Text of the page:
Geopolitics and Contingencies on the Malvinas-Falklands Archipelago
Berlin-based Dutch artist Jasmijn Visser’s Conflict Atlas looks at history through the perspective of the Falklands Islands/Islas Malvinas, linking global events to local proceedings on the archipelago. Through a lively combination of writings, drawings, photos, maps and archival materials, Visser explores trade routes, colonial enterprises, patterns of migration, questions of identity, strategies in warfare and the role of the climate in social issues. In this fully illustrated oversized softcover publication, she conveys the field of tensions in the Malvinas-Falklands Archipelago by the multiplication and stratification of geographical sites, historical times and subjective views. Designed by Amsterdam-based strategic design studio Metahaven, Conflict Atlas opens up a new way of writing history, in which the nature of the history itself becomes visible: a chaotic sea of circumstances that, through the endless variation of contexts, has become so overwhelming that it dwarfs the human scale.
TAAK, THE NETHERLANDS
October 2017 / Exhibition catalog
Softcover / 4 ½ x 6 ¾ in.
352 pp / Extensive b&w and color
ISBN: 978-3-943620-59-7 · Retail Price: $35.00
CRITICAL SPATIAL PRACTICE 5
Mark von Schlegell: Ickles, Etc.
Nikolaus Hirsch & Markus Miessen (Eds.)
In this novel, noted contemporary science fiction writer Mark von Schlegell imagines architecture in the year 2090 through the character Henries Ickles, Los Angeles’s most misunderstood info-architect. Technological, environmental and social catastrophes have changed the meanings of culture, nature, and landscape forever. But in what remains of the international urban scene, architecture still refuses to admit it hasn’t been modern since the early 20th century. In the fifth book from the Critical Practice series, von Schlegell puts the scifi back in notions of “speculative aesthetics.” A collection of interconnected comical stories set in New Los Angeles, Danish Expansion, Nieuw Nieuw Amsterdam and 1970s St. Louis, Ickles, Etc. explores the future of architectural practice in light of developments in climatology, quasicrystalography, hyper-contemporary art, time travel, and the EGONET. With artwork by Louise Lawler. Following New Distopia, this is von Shlegell’s second novel to be published by Sternberg.
January 2015 /Softcover
4 1/4 x 6 inches / 172 pp, 9 color
ISBN: 978-3-95679-073-7 · Retail Price: $22.00
CRITICAL AND CLINICAL CARTOGRAPHIES
International Conference Proceedings
Andrej Radman & Stavros Kousoulas (Eds.)
What is the relation between the living organism of the human body and the machine technologies applied in the medical field? Mapping the shifting thresholds between organic and inorganic, the innate and the acquired, is the focus of this slender but rich publication from the trans-disciplinary Critical and Clinical Cartographies Conference at TU Delft. Organized around the themes of embodiment, technology, care and design, the conference participants rethink medical and design pedagogies in the context of the affective and the digital to explore relations between the body and machine technologies used in medical treatment and architectural design. Essays dissecting the influences of technology, cybernetic theories, digital and social media, ecological theories of architecture, capitalism and human behavior make for a fascinating discussion in the context of the fields of medicine and architecture. Contributors include architectural theorist Andrej Radman, architects Stavros Kousoulas, Robert Alexander Gorny, Dulmini Perera, Arthur Waisblat, media and cultural theorists Katharina D. Martin and Halbe Hessel Kuipers.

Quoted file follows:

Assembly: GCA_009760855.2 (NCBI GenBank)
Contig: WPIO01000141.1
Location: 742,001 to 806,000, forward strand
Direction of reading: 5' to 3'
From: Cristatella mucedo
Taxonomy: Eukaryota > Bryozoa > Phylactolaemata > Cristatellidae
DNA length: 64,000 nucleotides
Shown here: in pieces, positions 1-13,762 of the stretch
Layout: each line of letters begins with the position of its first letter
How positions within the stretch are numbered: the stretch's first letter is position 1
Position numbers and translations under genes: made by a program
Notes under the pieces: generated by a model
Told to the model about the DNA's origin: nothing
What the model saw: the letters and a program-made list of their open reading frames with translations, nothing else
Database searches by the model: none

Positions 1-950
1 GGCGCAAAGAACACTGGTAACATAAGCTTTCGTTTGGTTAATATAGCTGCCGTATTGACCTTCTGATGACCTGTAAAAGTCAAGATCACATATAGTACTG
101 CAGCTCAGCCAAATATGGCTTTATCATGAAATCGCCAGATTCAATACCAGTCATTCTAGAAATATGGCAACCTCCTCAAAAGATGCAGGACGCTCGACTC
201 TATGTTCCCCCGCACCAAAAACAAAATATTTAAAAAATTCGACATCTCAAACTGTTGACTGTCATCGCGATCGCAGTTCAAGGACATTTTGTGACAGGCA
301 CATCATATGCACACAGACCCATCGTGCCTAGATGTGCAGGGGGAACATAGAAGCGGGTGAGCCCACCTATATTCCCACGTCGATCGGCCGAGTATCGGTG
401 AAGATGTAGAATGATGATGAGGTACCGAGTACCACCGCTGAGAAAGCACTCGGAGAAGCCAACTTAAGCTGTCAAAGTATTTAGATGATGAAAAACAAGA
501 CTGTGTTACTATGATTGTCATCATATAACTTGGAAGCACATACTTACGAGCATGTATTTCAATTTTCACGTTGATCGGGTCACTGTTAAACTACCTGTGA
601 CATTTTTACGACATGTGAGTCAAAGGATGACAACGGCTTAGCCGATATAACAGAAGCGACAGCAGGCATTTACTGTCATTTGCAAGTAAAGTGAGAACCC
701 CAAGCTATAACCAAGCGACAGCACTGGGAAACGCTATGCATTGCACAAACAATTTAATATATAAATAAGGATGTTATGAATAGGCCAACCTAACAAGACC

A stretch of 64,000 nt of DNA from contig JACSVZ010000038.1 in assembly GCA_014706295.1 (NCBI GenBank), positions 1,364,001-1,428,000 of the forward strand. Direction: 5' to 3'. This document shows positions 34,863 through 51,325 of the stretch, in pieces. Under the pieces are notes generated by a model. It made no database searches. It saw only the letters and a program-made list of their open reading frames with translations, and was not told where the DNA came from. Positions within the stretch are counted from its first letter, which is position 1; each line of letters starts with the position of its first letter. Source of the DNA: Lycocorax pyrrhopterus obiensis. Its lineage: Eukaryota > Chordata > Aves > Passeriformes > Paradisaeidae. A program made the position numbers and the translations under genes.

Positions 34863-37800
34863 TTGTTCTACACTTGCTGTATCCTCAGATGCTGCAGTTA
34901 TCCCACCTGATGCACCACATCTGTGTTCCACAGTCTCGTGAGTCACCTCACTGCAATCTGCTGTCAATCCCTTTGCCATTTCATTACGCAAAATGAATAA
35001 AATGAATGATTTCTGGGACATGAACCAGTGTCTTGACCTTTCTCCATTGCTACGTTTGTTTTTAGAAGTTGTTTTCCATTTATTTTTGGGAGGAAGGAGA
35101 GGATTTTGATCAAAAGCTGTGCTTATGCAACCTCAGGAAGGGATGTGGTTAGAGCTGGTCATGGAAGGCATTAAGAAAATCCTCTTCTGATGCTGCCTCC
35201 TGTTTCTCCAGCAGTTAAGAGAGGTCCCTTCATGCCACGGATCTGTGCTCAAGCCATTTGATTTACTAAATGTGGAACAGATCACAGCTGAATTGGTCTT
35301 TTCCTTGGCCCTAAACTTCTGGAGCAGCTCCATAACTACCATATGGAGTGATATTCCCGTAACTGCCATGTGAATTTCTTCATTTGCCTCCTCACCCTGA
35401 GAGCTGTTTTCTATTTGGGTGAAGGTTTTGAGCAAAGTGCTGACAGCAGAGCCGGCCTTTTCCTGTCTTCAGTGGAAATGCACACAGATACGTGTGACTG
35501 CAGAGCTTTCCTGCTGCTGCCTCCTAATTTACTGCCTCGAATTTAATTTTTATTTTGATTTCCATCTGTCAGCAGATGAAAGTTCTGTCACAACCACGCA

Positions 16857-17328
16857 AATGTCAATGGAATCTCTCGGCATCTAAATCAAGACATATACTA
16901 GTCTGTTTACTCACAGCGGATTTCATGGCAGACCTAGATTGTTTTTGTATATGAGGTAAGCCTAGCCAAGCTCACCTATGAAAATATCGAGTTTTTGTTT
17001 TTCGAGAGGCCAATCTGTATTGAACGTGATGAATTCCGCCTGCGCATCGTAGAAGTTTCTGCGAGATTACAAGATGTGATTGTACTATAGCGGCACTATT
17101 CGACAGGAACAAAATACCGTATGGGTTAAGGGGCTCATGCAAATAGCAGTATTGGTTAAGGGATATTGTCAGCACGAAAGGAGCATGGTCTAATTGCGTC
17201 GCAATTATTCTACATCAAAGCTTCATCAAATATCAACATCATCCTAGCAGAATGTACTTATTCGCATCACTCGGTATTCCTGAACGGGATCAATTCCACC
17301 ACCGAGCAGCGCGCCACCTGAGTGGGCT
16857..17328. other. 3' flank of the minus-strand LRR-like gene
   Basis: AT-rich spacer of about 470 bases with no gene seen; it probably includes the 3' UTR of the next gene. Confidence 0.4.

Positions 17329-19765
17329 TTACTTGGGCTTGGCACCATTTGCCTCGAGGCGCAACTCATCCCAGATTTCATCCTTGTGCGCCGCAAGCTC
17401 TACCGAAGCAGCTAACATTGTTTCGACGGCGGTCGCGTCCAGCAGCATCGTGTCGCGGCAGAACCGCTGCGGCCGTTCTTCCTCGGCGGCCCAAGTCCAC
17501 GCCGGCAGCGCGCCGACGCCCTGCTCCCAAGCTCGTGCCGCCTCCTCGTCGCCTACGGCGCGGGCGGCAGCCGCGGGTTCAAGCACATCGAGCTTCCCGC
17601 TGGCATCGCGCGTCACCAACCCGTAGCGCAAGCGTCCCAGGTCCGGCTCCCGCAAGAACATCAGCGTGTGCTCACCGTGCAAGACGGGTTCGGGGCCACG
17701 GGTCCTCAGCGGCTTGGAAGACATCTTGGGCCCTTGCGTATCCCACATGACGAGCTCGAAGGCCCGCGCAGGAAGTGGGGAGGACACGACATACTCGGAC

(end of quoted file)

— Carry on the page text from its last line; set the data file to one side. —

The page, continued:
DELFT UNIVERSITY OF TECHNOLOGY, THE NETHERLANDS
July 2016 / Softcover
7 ½ x 10 in. / 86 pp / 22 b&w
ISBN: 978-94-90322-58-8 · Retail Price: $36.00
MANIFESTO ARCHITECTURE: CRITICAL SPATIAL PRACTICE 3
Nikolaus Hirsch & Markus Miessen (Eds.)
The third title in the celebrated Critical Spatial Practice series, Manifesto Architecture argues that the history of the avant-garde (in architecture and other disciplines) can’t be separated from the history of its engagement with media. It is not just that the avant-garde used media to publicize its work; the work did not exist before its publication. In her succinct text, architectural historian Beatriz Colomina, director of the Media and Modernity program at Princeton University, traces the history of the modern architecture manifesto, from Le Corbusier’s Towards a New Architecture to Robert Venturi’s Complexity and Contradiction. With a particular focus on Mies van der Rohe and the play between his written and built work, this essay propels the manifesto form into the future, suggesting that we are now in the age of the “soft manifesto.”